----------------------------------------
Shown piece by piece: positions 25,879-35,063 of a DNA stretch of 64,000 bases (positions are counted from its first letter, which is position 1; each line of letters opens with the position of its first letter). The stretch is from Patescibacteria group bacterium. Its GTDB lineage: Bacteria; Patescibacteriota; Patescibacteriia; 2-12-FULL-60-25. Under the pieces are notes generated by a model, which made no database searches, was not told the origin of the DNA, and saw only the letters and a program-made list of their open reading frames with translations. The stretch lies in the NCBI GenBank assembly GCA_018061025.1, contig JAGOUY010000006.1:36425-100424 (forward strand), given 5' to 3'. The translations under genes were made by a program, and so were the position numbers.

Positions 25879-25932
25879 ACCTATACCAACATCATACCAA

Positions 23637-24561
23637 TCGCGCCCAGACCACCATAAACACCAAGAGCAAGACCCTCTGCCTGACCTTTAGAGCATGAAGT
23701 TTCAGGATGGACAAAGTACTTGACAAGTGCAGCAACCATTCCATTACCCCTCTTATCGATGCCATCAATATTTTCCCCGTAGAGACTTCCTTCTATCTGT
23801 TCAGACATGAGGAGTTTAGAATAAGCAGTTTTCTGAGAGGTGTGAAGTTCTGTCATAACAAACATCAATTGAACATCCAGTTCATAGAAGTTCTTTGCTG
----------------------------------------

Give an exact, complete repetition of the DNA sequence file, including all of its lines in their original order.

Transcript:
Shown piece by piece: positions 25,879-35,063 of a DNA stretch of 64,000 bases (positions are counted from its first letter, which is position 1; each line of letters opens with the position of its first letter). The stretch is from Patescibacteria group bacterium. Its GTDB lineage: Bacteria; Patescibacteriota; Patescibacteriia; 2-12-FULL-60-25. Under the pieces are notes generated by a model, which made no database searches, was not told the origin of the DNA, and saw only the letters and a program-made list of their open reading frames with translations. The stretch lies in the NCBI GenBank assembly GCA_018061025.1, contig JAGOUY010000006.1:36425-100424 (forward strand), given 5' to 3'. The translations under genes were made by a program, and so were the position numbers.

Positions 25879-25932
25879 ACCTATACCAACATCATACCAA

Positions 23637-24561
23637 TCGCGCCCAGACCACCATAAACACCAAGAGCAAGACCCTCTGCCTGACCTTTAGAGCATGAAGT
23701 TTCAGGATGGACAAAGTACTTGACAAGTGCAGCAACCATTCCATTACCCCTCTTATCGATGCCATCAATATTTTCCCCGTAGAGACTTCCTTCTATCTGT
23801 TCAGACATGAGGAGTTTAGAATAAGCAGTTTTCTGAGAGGTGTGAAGTTCTGTCATAACAAACATCAATTGAACATCCAGTTCATAGAAGTTCTTTGCTG